Forensic Science

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Have you ever watched crime shows on TV and thought the technicians and cops were doing some pretty amazing stuff? Would you like to do that?

Maybe you could find the key piece of evidence that gets a violent predator off the streets. Maybe you could discover something that others missed and help get an innocent man released from prison.
Forensic science is the fancy term we use to describe those things. In forensic science you learn a lot about the biology, chemistry, human anatomy, and criminal justice topics that will prepare you to go on to finish a four-year degree in forensic science or perhaps land a job as an evidence technician.

This is a very challenging and fascinating field and the majority of the jobs are going to be found in major metropolitan areas. Some of these will be crime scene technicians who process crime scenes for the local law enforcement agencies. They make photographs, create diagrams, collect physical and biological evidence and search for fingerprints. Others will be laboratory scientists who analyze the evidence gathered by the cops and technicians. They use high tech scientific equipment to determine the nature of the evidence. The scientists will then prepare courtroom displays and travel to the courts for trials where they will testify about their analysis and findings.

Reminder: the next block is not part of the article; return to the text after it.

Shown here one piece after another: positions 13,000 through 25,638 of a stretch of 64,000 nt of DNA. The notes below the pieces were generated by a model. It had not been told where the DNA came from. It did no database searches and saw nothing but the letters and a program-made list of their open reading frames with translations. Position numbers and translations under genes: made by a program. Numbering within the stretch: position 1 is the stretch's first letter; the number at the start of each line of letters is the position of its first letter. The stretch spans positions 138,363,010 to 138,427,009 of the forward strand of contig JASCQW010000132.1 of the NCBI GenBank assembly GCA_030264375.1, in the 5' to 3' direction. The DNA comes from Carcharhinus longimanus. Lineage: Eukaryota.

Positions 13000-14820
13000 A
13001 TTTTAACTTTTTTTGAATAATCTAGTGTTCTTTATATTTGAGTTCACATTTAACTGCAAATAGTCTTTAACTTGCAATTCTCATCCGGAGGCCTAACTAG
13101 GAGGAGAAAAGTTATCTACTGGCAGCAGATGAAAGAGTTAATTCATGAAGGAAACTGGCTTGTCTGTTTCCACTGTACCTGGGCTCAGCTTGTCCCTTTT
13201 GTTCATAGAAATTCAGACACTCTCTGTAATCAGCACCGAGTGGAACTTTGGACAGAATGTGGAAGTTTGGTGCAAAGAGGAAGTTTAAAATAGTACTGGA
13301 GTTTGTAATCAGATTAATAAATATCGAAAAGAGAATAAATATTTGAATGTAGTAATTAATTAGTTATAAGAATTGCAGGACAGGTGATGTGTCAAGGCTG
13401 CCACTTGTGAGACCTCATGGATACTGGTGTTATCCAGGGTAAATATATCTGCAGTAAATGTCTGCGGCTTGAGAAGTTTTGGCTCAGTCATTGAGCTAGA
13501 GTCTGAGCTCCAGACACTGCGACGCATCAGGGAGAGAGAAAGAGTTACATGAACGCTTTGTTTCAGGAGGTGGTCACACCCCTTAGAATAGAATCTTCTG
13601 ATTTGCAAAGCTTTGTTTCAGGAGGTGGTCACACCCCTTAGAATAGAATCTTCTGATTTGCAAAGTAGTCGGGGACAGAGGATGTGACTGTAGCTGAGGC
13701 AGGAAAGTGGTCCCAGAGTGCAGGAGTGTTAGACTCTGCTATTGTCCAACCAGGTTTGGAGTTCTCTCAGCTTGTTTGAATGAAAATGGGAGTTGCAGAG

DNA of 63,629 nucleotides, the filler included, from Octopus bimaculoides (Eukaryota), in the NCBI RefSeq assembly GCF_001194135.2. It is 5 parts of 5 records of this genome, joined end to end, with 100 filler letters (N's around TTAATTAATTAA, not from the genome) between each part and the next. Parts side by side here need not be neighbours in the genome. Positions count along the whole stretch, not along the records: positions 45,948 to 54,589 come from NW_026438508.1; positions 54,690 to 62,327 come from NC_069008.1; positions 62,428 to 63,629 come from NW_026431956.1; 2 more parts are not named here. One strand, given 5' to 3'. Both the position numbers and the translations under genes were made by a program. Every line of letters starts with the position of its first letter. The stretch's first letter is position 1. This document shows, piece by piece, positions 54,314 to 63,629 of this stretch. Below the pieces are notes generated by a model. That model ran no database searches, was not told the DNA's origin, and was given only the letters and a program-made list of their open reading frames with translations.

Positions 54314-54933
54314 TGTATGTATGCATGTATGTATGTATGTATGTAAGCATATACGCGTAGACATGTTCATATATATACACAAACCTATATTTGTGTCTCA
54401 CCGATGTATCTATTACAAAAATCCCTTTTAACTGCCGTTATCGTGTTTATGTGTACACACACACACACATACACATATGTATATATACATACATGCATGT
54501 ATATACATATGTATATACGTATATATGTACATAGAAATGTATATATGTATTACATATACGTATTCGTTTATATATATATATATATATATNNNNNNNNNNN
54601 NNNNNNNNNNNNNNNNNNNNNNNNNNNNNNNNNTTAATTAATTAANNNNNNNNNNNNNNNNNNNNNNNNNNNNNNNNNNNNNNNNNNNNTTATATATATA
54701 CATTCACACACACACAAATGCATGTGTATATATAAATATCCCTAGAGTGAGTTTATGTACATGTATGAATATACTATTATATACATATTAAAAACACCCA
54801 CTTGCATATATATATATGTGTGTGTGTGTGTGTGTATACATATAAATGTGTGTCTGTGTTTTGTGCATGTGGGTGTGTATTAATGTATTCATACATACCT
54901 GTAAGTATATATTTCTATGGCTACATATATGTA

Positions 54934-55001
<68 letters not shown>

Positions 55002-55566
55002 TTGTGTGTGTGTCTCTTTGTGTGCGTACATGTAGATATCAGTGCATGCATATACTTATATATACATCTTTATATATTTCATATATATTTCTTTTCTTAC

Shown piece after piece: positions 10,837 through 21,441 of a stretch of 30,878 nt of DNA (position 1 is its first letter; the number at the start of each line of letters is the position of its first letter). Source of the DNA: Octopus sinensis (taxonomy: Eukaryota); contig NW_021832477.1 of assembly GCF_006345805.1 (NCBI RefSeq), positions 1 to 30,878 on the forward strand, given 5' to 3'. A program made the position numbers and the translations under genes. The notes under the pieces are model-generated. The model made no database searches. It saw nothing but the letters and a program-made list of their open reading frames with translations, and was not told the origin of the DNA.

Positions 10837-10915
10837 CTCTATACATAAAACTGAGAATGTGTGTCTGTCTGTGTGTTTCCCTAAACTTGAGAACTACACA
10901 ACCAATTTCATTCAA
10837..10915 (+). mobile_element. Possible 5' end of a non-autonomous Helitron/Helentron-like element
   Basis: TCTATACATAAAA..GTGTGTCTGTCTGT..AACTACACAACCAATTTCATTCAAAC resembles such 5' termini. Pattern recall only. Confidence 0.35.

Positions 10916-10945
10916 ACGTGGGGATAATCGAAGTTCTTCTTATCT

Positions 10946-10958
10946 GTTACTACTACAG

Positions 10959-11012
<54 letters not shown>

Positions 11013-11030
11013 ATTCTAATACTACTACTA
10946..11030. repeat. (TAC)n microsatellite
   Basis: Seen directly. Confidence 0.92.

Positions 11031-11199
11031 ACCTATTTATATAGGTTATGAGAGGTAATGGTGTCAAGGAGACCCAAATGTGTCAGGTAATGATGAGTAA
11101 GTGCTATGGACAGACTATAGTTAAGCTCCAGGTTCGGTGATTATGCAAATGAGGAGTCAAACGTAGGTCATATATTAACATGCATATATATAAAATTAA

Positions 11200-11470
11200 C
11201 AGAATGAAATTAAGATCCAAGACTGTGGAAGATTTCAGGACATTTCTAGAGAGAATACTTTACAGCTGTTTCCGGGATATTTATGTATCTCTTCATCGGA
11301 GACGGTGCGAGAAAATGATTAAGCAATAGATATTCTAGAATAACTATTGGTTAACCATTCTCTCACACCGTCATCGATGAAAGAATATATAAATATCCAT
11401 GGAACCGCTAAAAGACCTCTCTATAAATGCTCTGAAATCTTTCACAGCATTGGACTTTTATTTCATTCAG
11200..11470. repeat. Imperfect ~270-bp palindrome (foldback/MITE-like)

Even when the economy is bad, people continue to commit crimes. As a result there will continue to be a need for top notch forensic scientists. Come study with us and see if you have what it takes!


For requirements and more information about this program, view its listing in the course catalog:


Academic Assistant, School of Social & Behavioral Sciences
Office: LH 166
Department Chair;
Criminal Justice Instructor
Office: LH 164
Dean, School of Social and Behavioral Science
Office: LH 166